A second day of solidarity with Sydney workers was planned but has been called off after a poor showing this morning when more than 90 per cent of Byron Bay locals called in sick.
The son of deputy ATO commissioner Michael Cranston has publicly embarrassed himself and his family after being caught stealing just $165 million from Australian tax payers.
Speaking from his luxury yacht, an ATO spokesman described the alleged thief as “a disappointment”.
“I would’ve expected someone with that sort of inside knowledge to steal at least a trillion or three,” he said. “$165 million is House of Representatives sort of numbers. To get caught stealing such a small amount will bring shame on his whole family.”
Early reports from legal experts indicate that the man’s public shaming will be taken into account during the prosecution, with some suggesting he could avoid jail time altogether.
“I think he’s been punished enough,” one judge said. “He deserves a chance to redeem himself and be caught later in his career with a more impressive resume of fraud. He’s far too young and connected to be punished for this one mishap. And we need to think of what the family’s going through – this is the equivalent of Shane Warne’s son being bad at bowling.”
Government officials expressed surprise at the arrest.
“We didn’t even mean for anyone to get caught in this investigation, so I have no idea how he managed to get caught; it’s a true mystery,” a spokesperson said. “But public servants should take note of this and act immediately.”
The 13 other men caught in the investigation who did not have family connections were sentenced to life in prison without trial.
Savvy first homebuyers looking to get into the not-being-homeless market in Sydney after today’s Federal Budget announcement have begun investing in “alternative housing”, with self-storage boxes from companies such as TaxiBox emerging as a popular choice.
“I was originally going to store my stuff and sleep on the street but then I saw the words ‘self storage’ on the box and had a light-bulb moment – why not literally store my self?” one proud new homeowner said. “I’m from the eastern suburbs so most of my friends were gifted an apartment or two for their 18th birthday, but my parents are just regular millionaire Aussie battlers, so I’ve had to fend for myself since graduating from Cranbrook.”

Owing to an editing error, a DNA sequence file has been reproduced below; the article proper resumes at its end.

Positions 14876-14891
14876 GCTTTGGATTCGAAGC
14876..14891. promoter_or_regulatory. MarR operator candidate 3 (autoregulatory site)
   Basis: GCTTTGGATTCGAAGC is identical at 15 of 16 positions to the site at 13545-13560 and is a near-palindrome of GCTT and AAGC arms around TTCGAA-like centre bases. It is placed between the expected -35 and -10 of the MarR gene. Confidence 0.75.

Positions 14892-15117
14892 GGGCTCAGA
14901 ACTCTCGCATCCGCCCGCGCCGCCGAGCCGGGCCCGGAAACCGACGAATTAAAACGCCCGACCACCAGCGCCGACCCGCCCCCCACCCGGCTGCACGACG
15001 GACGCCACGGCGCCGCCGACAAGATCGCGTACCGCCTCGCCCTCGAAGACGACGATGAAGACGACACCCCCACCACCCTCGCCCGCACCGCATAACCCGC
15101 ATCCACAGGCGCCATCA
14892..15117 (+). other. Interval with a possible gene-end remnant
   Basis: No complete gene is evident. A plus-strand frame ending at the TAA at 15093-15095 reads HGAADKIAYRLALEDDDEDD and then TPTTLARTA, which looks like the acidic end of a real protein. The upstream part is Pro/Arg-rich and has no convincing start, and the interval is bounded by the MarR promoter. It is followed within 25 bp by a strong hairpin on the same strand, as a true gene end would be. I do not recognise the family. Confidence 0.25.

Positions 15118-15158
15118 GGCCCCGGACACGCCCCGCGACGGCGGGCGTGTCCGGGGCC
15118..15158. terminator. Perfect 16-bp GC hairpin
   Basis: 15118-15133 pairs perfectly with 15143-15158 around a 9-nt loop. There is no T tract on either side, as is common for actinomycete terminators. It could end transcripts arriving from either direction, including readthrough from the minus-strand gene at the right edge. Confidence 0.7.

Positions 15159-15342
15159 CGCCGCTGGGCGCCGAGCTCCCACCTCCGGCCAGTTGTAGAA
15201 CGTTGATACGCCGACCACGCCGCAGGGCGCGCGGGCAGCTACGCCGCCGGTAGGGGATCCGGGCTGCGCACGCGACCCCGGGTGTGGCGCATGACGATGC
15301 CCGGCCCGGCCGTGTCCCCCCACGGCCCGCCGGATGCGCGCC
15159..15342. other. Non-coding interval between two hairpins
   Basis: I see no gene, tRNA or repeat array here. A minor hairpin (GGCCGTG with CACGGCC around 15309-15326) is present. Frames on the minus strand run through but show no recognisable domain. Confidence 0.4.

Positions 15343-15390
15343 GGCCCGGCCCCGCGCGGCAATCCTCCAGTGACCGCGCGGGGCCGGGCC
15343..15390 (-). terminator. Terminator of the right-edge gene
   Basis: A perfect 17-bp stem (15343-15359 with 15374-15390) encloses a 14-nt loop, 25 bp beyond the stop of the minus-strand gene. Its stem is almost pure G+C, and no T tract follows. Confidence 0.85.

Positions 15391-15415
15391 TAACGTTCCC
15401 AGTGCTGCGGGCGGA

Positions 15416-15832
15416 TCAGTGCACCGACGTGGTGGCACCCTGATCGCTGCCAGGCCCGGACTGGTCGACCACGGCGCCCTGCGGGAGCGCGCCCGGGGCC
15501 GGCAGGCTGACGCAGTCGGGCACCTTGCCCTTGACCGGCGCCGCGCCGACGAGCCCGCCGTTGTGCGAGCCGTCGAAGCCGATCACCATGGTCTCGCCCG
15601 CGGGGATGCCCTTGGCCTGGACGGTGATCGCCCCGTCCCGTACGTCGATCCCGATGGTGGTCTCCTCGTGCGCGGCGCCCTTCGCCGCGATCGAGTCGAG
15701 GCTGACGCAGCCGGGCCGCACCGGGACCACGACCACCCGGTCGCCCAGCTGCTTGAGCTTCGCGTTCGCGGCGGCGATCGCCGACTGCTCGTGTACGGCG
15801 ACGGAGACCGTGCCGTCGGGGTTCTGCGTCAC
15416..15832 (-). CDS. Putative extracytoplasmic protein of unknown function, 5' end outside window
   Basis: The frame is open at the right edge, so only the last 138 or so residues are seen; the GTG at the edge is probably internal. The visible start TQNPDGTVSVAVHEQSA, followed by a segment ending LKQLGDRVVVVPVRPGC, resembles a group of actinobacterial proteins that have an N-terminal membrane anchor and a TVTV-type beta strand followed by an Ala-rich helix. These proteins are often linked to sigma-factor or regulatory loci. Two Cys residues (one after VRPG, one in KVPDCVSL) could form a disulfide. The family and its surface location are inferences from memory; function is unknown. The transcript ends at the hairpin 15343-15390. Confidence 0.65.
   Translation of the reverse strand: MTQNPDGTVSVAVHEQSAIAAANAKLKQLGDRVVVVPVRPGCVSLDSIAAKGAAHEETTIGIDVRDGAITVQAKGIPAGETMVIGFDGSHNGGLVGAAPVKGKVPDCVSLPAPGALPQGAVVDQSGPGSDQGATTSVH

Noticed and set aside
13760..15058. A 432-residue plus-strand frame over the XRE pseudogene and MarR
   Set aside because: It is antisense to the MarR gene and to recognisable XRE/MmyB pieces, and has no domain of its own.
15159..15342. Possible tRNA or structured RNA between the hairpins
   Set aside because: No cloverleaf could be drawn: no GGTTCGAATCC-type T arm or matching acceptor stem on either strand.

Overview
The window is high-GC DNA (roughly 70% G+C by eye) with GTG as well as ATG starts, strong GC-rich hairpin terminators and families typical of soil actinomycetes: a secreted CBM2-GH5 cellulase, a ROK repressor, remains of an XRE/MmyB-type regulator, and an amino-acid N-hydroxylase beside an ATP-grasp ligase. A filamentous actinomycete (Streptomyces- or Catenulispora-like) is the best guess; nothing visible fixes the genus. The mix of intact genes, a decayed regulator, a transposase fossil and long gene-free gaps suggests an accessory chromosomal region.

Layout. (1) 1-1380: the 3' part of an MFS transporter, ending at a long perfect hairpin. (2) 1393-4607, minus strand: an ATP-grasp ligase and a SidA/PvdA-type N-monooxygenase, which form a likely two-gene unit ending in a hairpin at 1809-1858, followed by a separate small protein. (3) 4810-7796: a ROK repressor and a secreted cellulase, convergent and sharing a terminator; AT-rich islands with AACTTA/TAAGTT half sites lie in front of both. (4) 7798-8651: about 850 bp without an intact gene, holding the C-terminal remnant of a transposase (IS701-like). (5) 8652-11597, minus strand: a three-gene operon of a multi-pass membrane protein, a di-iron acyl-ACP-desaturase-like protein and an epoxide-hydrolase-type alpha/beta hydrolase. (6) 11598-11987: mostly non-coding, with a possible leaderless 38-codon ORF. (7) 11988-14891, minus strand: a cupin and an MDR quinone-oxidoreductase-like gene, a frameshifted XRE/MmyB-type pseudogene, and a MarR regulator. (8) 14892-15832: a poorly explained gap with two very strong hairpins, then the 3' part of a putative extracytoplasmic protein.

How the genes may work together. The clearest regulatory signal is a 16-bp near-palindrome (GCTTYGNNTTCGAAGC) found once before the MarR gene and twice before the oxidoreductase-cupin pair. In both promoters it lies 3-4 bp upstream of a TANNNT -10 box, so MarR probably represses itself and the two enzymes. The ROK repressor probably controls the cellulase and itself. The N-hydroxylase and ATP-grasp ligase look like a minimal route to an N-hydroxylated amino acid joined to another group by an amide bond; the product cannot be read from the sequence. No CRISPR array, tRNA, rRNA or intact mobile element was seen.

While critics have bemoaned the lack of natural light and air, real estate agents have embraced the trend, with one listing a TaxiBox self-storage container as a “New York-style blank canvas with outstanding potential to add value”, noting that the company “even brings your new home to you – who else offers a service like that?”.
The ATO has announced that paying taxes will be optional for the first time this financial year, in a gesture of goodwill following the ridiculous things MPs have charged taxpayers for in the past 12 months.
The public should not be charged for chartered helicopter rides, lobster sausages at Bunnings and all-expenses-paid days at the Portsea Polo, an ATO spokesperson said.
“Not one cent of tax payer money has been invested in schools, roads or health this year,” she said. “The only tax money used not directly on MP luxuries this year was contracting welfare debt squads to claw back welfare over-payments. And rumours have circulated that money was being chased to build a private Wet’n’Wild-style water park in Parliament House, Canberra.
The public has welcomed the news with empty wallets. “Just like the ‘towels optional’ sign at my local sauna, I can’t imagine many people going for that option. I know I won’t be giving them a single wad,” Dan from Darlinghurst said.
MPs found guilty of misusing taxpayer funds will be forced to see out their days on a “harsh” $800,000-per-year severance package and a job in the private sector.